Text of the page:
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MASJED-E SANGI
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a rock-cut mosque near the ancient site of Dārābgerd.

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outstanding archeological site with substantial Sasanian and Il-khanid ruins in Azerbaijan, between Bijār and Šāhin-dež, about 30 km north-northeast of Takāb, at about 2,200 m elevation, surrounded by mountain chains of more than 3000 m height, obviously chosen for its natural peculiarity; an outcrop of limestone, about 60 m above the valley, built up by the sediments of the overflowing calcinating water of a thermal spring-lake (21° C) with about 80 m diameter and more than 60 m depth on the top of the hill (Damm).

GYPSUM
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soft mineral produced from natural gypsum rock by firing in kilns or piles and subsequent pulverization by pounding and grinding.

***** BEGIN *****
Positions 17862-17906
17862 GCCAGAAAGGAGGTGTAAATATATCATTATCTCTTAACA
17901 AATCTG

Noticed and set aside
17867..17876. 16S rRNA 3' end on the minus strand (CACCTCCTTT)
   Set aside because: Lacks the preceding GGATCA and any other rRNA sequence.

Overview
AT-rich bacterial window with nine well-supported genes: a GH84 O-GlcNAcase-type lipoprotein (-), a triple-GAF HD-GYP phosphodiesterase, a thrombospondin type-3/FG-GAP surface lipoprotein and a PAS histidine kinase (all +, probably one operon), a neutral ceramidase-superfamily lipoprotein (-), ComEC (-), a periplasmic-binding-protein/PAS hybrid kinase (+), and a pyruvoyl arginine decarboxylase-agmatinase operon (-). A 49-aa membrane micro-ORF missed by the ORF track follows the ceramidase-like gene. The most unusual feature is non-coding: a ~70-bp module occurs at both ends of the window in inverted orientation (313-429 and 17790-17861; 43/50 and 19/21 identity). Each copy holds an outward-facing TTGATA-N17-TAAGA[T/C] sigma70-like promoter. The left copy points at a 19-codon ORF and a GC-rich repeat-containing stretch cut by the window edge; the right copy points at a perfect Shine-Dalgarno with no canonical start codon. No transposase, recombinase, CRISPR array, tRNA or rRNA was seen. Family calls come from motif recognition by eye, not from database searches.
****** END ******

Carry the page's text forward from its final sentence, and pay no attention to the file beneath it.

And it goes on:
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The rocky plateau stretching in an east-west direction above the river bend was fortified against the adjoining mountainside by a traverse wall that ran up from the northern and southern cliffs to a semi-circular bastion on the spine of the crest. There are rubble stonewalls along the northern and southern precipices with fort structures on outcrops.

FĪRŪZĀBĀD
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The plain of Fīrūzābād has been inhabited since prehistoric times, with a major Chalcolithic site, Tall-e Rīgī, in the south. Surrounded bys mountains with few access roads, it was chosen by Ardašīr-e Bābakān as the key stronghold in his revolt against the last Parthian king.

BĀZA-ḴŪR
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(Baz-e Hur), a village and site of some important Sasanian structures on the road from Mašhad to Torbat-e Ḥaydarīya.

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The abundant variety of styles in Iranian domestic architecture conceals a basic functional system that has remained unchanged since the Achaemenid period.

BRIDGES
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(Pers. pol, Mid. Pers. pohl, Av. pərətu-). i. Pre-Islamic bridges. ii. Bridges in the Islamic period. Bridges may have existed in the Iranian highlands as monuments of vernacular architecture since prehistoric times.